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- One of France's noblest black grape varieties, Syrah is known for its intense and distinctive perfume reminiscent of briar fruit, tar, spice and black pepper and its firm structure. One of few black grape varietals frequently vinified on its own, the best examples of Syrah come from the Northern Rhône, particularly Hermitage, but also Côte-Rôtie, Cornas, Crozes-Hermitage and St-Joseph. These wines are very astringent in their youth, though some Crozes-Hermitage and St-Joseph can be enjoyed young, relatively speaking. Given the requisite patience, though, these wines can reveal amazing complexity and secondary fruit characteristics like plum and blackcurrant as well as subtle hints of smoke and flowers. In the Southern Rhône, Syrah is used to add structure and complexity to wines dominated by Grenache and complemented by Mourvèdre, like the more immediately drinkable Côte du Rhônes, as well as the long-lived wines of Châteauneuf-du-Pape. In recent years, plantings of Syrah have spread throughout the Languedoc-Roussillon where it is produced on its own or blended with other varietals. Outside of France, the most important Syrah growing country is easily Australia, where it is called Shiraz. Quality levels here depend greatly on yields and geography, and the wines range from bold, fruity and easy-drinking to intense and ageable, like the famed Penfolds Grange. Often bottled on its own, in Australia Syrah is also can be blended with Grenache and Mourvèdre, as in the Southern Rhône, and is increasingly combined with Cabernet Sauvignon. Syrah has also been steadily increasing in popularity in California, thanks to a group of advocates called the Rhône Rangers. Its most successful iterations come from the Central and Sonoma Coasts, where winemakers are pushing boundaries and creating some incredible wines. In recent years Syrah has also found a number of proponents in Washington State, which is definitely a region to watch for this variety.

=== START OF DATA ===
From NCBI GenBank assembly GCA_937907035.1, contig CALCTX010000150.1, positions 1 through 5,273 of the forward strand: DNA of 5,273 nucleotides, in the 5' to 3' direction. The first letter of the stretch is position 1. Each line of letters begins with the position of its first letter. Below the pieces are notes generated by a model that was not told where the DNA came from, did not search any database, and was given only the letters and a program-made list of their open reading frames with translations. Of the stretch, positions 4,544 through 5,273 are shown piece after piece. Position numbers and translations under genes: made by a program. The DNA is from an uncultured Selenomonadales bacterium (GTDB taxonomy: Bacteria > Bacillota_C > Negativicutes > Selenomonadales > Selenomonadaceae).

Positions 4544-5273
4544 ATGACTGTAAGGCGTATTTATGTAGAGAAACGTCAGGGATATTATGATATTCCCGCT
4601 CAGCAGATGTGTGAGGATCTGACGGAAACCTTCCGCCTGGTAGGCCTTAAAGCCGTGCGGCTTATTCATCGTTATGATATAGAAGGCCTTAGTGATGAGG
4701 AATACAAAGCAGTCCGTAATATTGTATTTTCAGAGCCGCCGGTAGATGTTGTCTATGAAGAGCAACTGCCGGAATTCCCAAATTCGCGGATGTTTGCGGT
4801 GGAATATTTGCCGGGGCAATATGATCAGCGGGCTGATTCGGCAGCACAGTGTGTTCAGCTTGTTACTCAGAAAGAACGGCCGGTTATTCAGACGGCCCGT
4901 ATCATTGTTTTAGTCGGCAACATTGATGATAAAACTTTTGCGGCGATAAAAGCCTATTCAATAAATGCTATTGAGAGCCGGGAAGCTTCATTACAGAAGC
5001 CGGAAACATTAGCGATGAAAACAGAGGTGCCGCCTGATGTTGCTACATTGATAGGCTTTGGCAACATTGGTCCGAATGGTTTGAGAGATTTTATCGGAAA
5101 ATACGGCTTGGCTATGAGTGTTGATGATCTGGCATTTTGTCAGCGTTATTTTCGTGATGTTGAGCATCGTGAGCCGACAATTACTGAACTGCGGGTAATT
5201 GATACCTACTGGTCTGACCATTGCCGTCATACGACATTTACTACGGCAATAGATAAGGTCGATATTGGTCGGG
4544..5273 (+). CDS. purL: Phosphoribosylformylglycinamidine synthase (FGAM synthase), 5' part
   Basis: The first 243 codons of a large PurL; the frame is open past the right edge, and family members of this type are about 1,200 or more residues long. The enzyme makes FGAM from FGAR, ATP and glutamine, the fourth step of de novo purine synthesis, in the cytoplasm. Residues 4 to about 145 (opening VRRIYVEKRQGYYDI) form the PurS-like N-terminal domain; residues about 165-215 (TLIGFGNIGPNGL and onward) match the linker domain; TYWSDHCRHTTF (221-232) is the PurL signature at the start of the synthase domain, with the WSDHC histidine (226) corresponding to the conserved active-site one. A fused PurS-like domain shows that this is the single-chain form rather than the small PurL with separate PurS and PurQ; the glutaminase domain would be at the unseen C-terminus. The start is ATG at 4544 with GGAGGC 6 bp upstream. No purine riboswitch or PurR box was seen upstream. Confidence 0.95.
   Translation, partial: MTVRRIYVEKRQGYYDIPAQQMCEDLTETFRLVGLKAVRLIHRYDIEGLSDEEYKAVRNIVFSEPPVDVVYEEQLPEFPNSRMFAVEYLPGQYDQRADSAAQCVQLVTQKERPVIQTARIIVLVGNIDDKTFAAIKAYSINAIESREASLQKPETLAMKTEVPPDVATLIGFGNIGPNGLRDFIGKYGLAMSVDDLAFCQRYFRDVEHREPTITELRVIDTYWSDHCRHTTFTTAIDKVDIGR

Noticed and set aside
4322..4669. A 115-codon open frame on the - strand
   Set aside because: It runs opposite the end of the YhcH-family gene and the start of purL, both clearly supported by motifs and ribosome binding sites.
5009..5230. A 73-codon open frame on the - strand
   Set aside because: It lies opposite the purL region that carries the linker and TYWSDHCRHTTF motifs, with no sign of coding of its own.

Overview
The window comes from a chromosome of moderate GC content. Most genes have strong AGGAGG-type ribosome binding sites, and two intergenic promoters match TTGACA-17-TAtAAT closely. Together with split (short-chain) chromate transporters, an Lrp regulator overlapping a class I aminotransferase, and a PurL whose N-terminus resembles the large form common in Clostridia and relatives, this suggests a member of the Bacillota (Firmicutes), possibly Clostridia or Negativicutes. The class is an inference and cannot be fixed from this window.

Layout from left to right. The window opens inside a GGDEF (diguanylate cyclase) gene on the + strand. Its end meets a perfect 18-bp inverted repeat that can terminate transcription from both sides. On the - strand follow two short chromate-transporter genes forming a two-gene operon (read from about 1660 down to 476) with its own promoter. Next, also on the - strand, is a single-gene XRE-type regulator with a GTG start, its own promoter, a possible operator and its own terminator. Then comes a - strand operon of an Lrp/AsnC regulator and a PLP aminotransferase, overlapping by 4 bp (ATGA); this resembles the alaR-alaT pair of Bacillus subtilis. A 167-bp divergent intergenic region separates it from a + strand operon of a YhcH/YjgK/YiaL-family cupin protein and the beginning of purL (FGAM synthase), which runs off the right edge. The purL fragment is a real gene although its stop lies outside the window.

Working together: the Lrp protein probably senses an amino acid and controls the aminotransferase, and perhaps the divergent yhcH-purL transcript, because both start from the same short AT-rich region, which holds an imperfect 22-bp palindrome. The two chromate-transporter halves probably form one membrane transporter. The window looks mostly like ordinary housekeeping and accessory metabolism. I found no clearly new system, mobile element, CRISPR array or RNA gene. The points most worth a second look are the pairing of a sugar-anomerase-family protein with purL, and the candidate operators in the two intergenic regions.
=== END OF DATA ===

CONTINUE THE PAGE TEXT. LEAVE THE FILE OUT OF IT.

United States

- When people consider domestic wine, they normally think about the state of California. The fine viticultural Region within California, including the Napa Valley, Sonoma, Santa Cruz Mountains, Mendocino and Santa Barbara, are capable of growing grapes of world-class quality. But there's plenty of fabulous wine coming from other states, too. Oregon, Washington and New York are also causing eyebrows (and glassware) to be raised around the world.


- With the explosive growth that California's wine industry has seen the past several years, it's easy to view winemaking and grape growing in the Golden State as a recent phenomenon. And while it's true that California's viticultural history is brief compared to several European countries, this state's roots date back well over 200 years. Due to the enormous response to California wine within the United States and worldwide, there are thousands of excellent and diverse wines being produced within the state each year.
Specific Appellation:

Sonoma County

- Second in fame only to Napa, this "other" valley offers just about every climate and topography imaginable. From its cool and fog-enshrouded coastal regions on the far west, to the sprawling Alexander Valley on the boarder of Napa and the many little dips and peaks in between, Sonoma has been a vital wine-grape-growing region since the mid 1800s. Important sub-AVAs include Chalk Hill (known for chardonnay and sauvignon blanc), Dry Creek Valley (where zin is king) Knights Valley (largely cabernet land), Russian River Valley and Sonoma Coast (both celebrated pinot and chardonnay zones).
Alcohol Content (%): 15.2